Four amazing Greek Christmas sweets


Christmas tables all over Greece are usually a plentiful display of flavors and colors from the Mediterranean. When it comes to Greek Christmas sweets, the strong influence that the Ottoman empire left in Greece is hard to hide.

Sweets are a staple food of the Greek table during the holiday season. All over the country, pastry shops have already started selling Greek Christmas sweets at least a month before the celebration. Every bakery shop window has been displaying huge piles of white (kouriabithes) and brown (melomakarona) cookies for weeks now. Fragrances in such shops are inebriating. Cinnamon, clove and orange zest aromas combine with a variety of textures that include nuts, honey, and thick kinds of syrup.

Some of these sweets are so characteristic that no housewife would ever think of having a Christmas table without them. Prepare yourself to indulge in this sugary list of the most loved Greek Christmas sweets.


Together with the white kouriabithes, melomakarona is the sweet that best reminds the Greeks that Christmas is coming. Orange, cinnamon, and clove are the tastes that best define these special cookies. Some people choose to dip them in a light syrup and top with sprinkled almonds, pistachios or nuts. If you are curious and decide to give this recipe a try, here you can find a practical demonstration of the procedure.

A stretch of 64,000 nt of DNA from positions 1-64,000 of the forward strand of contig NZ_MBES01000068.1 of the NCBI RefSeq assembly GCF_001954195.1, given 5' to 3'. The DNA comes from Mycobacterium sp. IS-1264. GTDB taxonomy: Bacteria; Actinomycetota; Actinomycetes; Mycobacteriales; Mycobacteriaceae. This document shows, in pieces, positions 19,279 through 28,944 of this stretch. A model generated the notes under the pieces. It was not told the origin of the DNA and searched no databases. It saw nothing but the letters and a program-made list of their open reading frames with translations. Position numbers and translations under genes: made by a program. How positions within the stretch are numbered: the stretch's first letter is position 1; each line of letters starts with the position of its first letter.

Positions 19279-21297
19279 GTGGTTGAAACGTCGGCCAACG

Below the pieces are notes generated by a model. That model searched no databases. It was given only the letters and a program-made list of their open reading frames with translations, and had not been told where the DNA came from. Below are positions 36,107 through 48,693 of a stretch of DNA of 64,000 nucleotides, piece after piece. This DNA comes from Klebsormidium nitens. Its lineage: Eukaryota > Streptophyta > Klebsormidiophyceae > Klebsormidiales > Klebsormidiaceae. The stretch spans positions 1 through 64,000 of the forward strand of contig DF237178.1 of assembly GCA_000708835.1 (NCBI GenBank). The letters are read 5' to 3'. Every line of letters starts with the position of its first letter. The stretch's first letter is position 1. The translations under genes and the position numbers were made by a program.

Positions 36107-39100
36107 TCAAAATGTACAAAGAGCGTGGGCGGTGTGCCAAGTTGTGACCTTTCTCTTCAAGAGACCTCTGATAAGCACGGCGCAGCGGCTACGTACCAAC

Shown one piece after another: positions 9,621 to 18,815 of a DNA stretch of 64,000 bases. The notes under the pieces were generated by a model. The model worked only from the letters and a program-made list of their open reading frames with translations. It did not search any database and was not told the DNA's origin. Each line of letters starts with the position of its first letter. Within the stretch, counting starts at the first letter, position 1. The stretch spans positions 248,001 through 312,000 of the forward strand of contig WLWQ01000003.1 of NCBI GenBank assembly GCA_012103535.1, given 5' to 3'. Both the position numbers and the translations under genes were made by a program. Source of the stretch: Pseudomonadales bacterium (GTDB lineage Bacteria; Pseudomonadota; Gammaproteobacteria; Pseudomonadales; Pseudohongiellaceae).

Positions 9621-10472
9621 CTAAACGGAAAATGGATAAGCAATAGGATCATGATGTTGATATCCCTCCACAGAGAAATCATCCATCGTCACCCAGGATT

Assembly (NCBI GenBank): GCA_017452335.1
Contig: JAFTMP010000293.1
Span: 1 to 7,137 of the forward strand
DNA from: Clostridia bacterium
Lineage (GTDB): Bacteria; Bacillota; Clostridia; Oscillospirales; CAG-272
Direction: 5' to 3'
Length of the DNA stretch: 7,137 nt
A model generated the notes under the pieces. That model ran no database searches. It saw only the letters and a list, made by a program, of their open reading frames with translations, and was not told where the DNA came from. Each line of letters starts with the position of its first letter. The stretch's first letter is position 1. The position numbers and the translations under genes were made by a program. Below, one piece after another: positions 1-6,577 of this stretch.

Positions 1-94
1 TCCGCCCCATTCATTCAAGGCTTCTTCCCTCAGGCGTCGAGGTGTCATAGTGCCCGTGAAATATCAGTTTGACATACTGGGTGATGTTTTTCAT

, favorite Christmas cookies in Greece.


An all-time favorite, kouriabithes are easy to bake and taste delicious, enough to find them in every Greek home. Almonds are the main, but some people chose to use chestnuts or walnuts in these cookies. There’s one thing they all have in common though, a super thick layer of confectioners sugar on top. According to the tradition, the white powder is a reminder of the snowy mountains of Greece.

Next: Read more about Greek Food!


For those who prefer pies over cookies, karydopita is a cake that represents the Christmas tradition of the Ionian islands. It’s a slight spicy cake with walnuts, cinnamon, and cloves. According to the original tradition, it must be soaked in a spicy syrup once it’s cold.


from the Ionian.


The Greek island of Crete carries a much “lighter” tradition when it comes to the sweets of the merry season. It’s common to still find sugary cookies and pies, but the main sweet during Christmas is lychnarakia.


from Crete.

The main ingredient of this circular pastry is a creamy kind of local cheese. This features clearly talks about a treat that is lighter in taste and definitely less cloying. Kids love to sprinkle cinnamon on top of their lychnarakia before eating them.